Directed by Taylor Hackford.
Written by James L. White based on a story by Taylor Hackford and James L. White.
Starring: Jamie Foxx, Kerry Washington, Regina King. 152 mins. USA.
Review top sheet: a period-piece tribute to the late, great Ray Charles based on his life in all its glory – and lack thereof – which catalogues his musical development.
Will you like this film?
- Yes, if: when the box says Charles, you buy it
- No, if: you’re in the market for a bona fide drama
- Maybe, if: you have ever clicked your fingers to Hit the Road Jack and would like to know more
Comments: tribute films do not make good cinema. At worst, they are a pointless fiction riding on the back of a famous name. At best, they work as pumped-up documentaries with an unconvincing justification for being shown in a cinema.
Their place is on TV.
To my mind, considering its genre – if you can call it that – Ray is not a bad tribute film. But coming as close is it does to the man’s passing, it leaves itself open to the charge of opportunism.
Ambulance-chaser was a – perhaps unfortunate – phrase which came to mind as I watched.
Out-of-five star ratings:
- Story: **
- Dialogue: *
- Substance: *
- Film craft: ***
Story comments: the writer has strived – not without success – to craft a character arc out of a biography and to hit the requisite three-act peaks we subconsciously expect (but hate if they come in just the way we expect) from the cinematic experience.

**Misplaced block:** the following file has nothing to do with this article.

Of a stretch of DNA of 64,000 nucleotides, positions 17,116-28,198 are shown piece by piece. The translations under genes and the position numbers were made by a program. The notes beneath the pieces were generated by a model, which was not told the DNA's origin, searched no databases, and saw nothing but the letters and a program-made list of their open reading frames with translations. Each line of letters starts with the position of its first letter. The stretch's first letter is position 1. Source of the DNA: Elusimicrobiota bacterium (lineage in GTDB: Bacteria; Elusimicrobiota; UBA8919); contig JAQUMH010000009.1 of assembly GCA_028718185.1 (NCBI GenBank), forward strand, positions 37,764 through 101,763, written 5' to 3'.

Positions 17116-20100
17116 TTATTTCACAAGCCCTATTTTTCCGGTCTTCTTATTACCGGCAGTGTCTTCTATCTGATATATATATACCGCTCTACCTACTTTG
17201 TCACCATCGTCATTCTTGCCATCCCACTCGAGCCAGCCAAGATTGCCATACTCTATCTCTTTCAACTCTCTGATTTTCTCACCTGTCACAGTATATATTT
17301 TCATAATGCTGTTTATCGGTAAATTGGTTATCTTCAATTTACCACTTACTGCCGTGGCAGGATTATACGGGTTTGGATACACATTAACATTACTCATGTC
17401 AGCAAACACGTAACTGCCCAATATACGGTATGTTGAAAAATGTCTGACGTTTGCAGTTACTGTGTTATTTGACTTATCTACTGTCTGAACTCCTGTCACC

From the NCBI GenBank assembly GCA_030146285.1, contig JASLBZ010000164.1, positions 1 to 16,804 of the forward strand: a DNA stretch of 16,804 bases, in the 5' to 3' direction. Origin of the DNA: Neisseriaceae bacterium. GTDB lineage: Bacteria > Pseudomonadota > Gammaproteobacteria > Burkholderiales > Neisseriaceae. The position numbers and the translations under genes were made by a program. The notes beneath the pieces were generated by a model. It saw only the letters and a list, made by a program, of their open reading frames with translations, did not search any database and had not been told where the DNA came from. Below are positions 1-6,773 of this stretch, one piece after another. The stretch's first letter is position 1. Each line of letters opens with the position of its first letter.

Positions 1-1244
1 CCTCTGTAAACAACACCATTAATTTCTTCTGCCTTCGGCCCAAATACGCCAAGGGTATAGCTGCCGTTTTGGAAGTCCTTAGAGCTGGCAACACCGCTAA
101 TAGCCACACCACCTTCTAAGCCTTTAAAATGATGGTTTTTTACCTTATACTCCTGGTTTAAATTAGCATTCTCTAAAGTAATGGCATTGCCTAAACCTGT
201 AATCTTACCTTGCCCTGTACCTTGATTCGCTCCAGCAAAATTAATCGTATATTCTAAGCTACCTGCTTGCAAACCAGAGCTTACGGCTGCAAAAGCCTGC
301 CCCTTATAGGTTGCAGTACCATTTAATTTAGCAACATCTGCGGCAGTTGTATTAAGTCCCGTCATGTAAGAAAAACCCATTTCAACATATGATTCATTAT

The problem is that real-life stories don’t have plot points as such. They have bills to be paid and people who get on your nerves.
The moments which most resemble plot points in the lives of celebrated people like Charles (in the context of biography-done-as-cinema) are when they meet certain people whose influence or patronage impact on them in some significant way. But even that’s pretty dull, too.
However you dress it up, we – like Charles are really only there for one thing: the music.
So the question is: does it work?
Absolutely. Jamie Foxx gives great Ray. I mean, he’s got the blind-man thing down pat. Ray’s body language not only differed from a seeing person’s body language, it was a whole different language altogether. And Jamie Foxx does it superbly while hitting a mean mime to all the Ray Charles classics. It’s kinda eerie and an achievement in its own way.
But is it great cinema?
Dialogue comments: a great deal of the film is in that post-war Black jive speak which – to be perfectly honest – I have to concentrate to understand.
Foxx’s performance is generally good – given my misgivings about the genre per se – but he wavers a little too close to a Malcolm X and even a Louis Farrakhan at times for me to be entirely comfortable.
The supporting roles were all right. But again, none of this is cinema. It’s a movie of the week.
Substance comments: the film is about the music of Ray Charles. It has no other point.
It tries to draw some sort of amateur psychoanalysis rabbit out of the hat. This film cost quite a bit to make, so they felt they had to do something. But the attempt did nothing for me.
We occasionally yawned in the direction of the Helen-Keller-against-all-odds thing. But that, too, worked like a damp sparkler and fizzled out pretty much as soon as it got going.
Film craft comments: the film is well put together technically and tastefully shot.
Given that I was there for the music, I found it best to regard the rest of the film as a long advert for Southern Comfort in which the product itself makes no appearance.
A taste of the story: Ray Charles was born. He went blind. He made some of the kickingest music of the twentieth century. The end.
Published by Expat.ru